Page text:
The Binghamton University music department held the first concert of its Mid-Day Concert Series yesterday, a weekly installment of classical music performances, which attracted about 70 students, faculty members and local community members to the Fine Arts Building’s Casadesus Recital Hall.
Music students and faculty performed a range of music from works of Chopin to traditional Tibetan folk songs for one hour to kick off the semester-long concert series.
The Mid-Day Concert Series is a decades-old tradition at BU, according to Marcus Lalli, administrative assistant to the chair of the music department. The concerts are organized by a different music department faculty member each week and are put on for free between 1:20 and 2:20 p.m. every Thursday afternoon.
“The series is for us to give back a little to the community, to showcase our faculty and particularly our students,” Lalli said. “But it’s also a great way for students to prepare pieces and test out works before a larger concert.”
The music performed at the mid-day concerts is classical for the most part, but each organizing faculty member brings a slightly different approach to each week’s performance, according to Lalli.
“We play everything from Baroque stuff all the way through the 20th century to avante-garde as well as one jazz mid-day each semester and one African music mid-day,” Lalli said. “If any [organizer] is a little biased and wants to go in a certain direction, they can, or they can choose a plethora of different styles.”
As part of the Mid-Day Concert Series, the music department also puts on a special holiday mid-day concert at the end of the fall semester and a student recognition concert at the end of the spring semester during which food is provided and awards are given to the student performers.
The concert series opens each semester with a show dedicated primarily to showcasing the music department’s faculty. Only two students performed in yesterday’s concert.
Timothy Perry, the music department chair and one of the performers in yesterday’s show, said the rest of the shows this semester will feature the students, with faculty generally acting only as backing accompaniment.
Yesterday’s concert consisted of a wide range of classical performances from recognizable pieces by Chopin, Schumann and Mendelssohn to traditional Tibetan folk songs and jazz music. Each of the 11 pieces played were performed by two musicians, a vocalist or wind instrument with piano accompaniment. The first piece, Chopin’s Piano Concerto in F minor, featured two pianos.
According to Matt Gukowsky, a junior majoring in music and a page turner at yesterday’s concert, the performances are geared toward creating an enjoyable experience for music lovers.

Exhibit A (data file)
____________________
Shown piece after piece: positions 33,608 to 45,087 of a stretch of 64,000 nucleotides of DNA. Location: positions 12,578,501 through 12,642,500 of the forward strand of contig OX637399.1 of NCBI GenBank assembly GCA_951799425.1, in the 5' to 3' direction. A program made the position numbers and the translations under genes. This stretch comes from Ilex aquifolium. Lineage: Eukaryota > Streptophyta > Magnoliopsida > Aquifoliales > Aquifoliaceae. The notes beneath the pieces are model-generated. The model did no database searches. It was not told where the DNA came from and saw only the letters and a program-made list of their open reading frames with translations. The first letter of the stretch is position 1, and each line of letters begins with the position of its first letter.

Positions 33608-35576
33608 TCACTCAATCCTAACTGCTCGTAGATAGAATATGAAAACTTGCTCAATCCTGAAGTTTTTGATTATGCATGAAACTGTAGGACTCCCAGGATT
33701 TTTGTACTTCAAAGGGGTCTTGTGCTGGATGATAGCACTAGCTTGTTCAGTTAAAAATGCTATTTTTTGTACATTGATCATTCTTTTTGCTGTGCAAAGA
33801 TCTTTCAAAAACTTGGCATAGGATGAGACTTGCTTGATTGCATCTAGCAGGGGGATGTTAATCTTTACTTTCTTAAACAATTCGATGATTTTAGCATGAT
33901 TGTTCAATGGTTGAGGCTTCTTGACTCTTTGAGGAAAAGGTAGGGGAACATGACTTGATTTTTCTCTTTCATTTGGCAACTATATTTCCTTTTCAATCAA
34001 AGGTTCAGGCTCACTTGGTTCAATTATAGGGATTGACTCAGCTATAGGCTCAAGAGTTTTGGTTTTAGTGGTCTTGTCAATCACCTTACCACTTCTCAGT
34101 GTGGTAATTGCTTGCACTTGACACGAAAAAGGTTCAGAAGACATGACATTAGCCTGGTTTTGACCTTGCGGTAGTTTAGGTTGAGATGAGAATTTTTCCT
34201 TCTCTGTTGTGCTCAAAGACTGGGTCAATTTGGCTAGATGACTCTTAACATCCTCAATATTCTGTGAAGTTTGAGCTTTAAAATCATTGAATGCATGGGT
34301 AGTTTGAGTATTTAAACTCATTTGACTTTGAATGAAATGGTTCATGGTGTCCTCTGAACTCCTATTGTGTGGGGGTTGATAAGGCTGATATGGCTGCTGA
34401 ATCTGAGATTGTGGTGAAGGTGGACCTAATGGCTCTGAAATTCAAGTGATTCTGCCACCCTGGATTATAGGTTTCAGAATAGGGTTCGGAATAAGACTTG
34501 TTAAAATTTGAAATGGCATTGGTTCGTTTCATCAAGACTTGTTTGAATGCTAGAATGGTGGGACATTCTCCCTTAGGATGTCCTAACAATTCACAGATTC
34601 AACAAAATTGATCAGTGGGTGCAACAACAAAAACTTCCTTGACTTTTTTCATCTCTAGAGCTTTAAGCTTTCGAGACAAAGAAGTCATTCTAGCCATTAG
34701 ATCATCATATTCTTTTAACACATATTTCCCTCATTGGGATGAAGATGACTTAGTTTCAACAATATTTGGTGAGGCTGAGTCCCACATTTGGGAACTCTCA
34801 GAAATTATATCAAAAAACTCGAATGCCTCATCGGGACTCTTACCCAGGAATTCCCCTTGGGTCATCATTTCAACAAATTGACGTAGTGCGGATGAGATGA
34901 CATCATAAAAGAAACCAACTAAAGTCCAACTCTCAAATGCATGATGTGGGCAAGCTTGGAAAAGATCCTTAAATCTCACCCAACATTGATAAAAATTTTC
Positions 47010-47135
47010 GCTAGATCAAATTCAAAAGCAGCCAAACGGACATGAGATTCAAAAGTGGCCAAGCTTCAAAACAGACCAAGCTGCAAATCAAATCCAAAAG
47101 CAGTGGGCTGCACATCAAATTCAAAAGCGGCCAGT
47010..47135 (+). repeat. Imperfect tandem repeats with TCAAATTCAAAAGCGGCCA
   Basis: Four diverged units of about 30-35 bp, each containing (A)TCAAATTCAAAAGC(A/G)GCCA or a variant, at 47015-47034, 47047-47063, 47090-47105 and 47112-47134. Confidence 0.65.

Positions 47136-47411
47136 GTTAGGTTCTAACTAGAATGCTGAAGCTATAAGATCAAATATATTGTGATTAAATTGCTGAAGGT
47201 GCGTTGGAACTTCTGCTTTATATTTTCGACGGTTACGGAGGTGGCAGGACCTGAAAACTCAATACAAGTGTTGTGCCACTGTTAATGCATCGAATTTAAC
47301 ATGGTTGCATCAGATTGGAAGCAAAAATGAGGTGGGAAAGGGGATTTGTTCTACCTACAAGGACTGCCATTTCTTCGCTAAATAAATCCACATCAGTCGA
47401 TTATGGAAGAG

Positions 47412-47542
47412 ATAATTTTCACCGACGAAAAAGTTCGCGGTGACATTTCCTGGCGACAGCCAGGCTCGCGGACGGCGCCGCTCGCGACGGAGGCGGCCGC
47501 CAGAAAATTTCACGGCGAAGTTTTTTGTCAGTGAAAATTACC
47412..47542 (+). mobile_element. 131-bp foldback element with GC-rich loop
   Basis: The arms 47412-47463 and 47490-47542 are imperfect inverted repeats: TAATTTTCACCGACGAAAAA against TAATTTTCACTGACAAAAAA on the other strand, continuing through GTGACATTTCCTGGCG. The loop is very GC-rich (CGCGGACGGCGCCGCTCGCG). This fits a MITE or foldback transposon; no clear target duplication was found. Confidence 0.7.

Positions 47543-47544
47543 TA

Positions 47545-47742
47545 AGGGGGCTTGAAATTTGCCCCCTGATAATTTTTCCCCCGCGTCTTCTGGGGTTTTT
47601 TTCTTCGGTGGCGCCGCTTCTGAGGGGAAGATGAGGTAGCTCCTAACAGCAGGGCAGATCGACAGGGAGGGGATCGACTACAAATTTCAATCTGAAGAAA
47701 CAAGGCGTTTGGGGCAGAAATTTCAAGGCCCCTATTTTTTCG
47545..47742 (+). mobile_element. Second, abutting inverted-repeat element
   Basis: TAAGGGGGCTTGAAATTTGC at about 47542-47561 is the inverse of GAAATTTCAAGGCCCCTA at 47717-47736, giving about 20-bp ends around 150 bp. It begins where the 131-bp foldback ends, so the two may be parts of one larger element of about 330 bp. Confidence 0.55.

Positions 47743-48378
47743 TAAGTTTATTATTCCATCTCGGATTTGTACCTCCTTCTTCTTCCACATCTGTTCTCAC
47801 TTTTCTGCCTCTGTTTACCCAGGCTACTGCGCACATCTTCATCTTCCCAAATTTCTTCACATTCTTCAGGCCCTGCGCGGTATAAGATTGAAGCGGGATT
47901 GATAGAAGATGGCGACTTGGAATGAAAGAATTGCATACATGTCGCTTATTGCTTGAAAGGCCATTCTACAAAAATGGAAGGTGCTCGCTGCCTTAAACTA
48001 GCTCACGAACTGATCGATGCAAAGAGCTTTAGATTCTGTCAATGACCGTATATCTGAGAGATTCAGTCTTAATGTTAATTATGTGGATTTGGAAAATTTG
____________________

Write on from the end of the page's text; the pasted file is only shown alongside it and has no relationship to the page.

“First and foremost, this is a great venue for students to experience music,” Gukowsky said. “The performers put a lot of effort in. They practice incredibly hard and they study the material on an intellectual level. It’s great to experience that level of skill. And of course it’s nice to hear it live.”
Fred Booth, a local Binghamton resident who attended the event, is a regular attendee of the Mid-Day Concert Series. Booth said he was looking forward to the series beginning.
“I plan to come to every one this year,” Booth said. “They’re really enjoyable and [the performers] are so talented. In the community, all you ever hear is rock and popular music, so it’s very relaxing to come in mid-day and listen to classical music.”
John Duncan, another Binghamton resident who frequently attends the concert, said he cherished the musicians’ talent.
“[The performances] are excellent, I am really pleased that they’re starting again,” Duncan said. “The opera presentations are always really nice and I particularly enjoy the piano.”
Meaghan Bucca, a sophomore majoring in chemistry who was attending her first Mid-Day concert, was also impressed by the performance.
“I really liked it, particularly the piano and the cello,” Bucca said. “I have no idea how [the pianist] could memorize all that. I’ll probably come back.”
William Marsiglia, a junior double-majoring in biochemistry and music who performed Launy Gröndahl’s Concerto for Trombone, said he feels a personal connection to the pieces he plays.
“The song I performed, it means something to me,” Marsiglia said. “Whenever I play it, I feel something that I can’t really explain. I guess that’s really why anyone enjoys performing music, it conveys different emotions to different people. It’s so much fun to share music with an audience.”
Kerianna Krebushevski, a sophomore majoring in vocal performance, said a musician could learn a lot just by watching the various performances.
“Seeing what others are doing while they perform, how they act and present themselves, is a great resource for learning how to perform yourself,” Krebushevski said.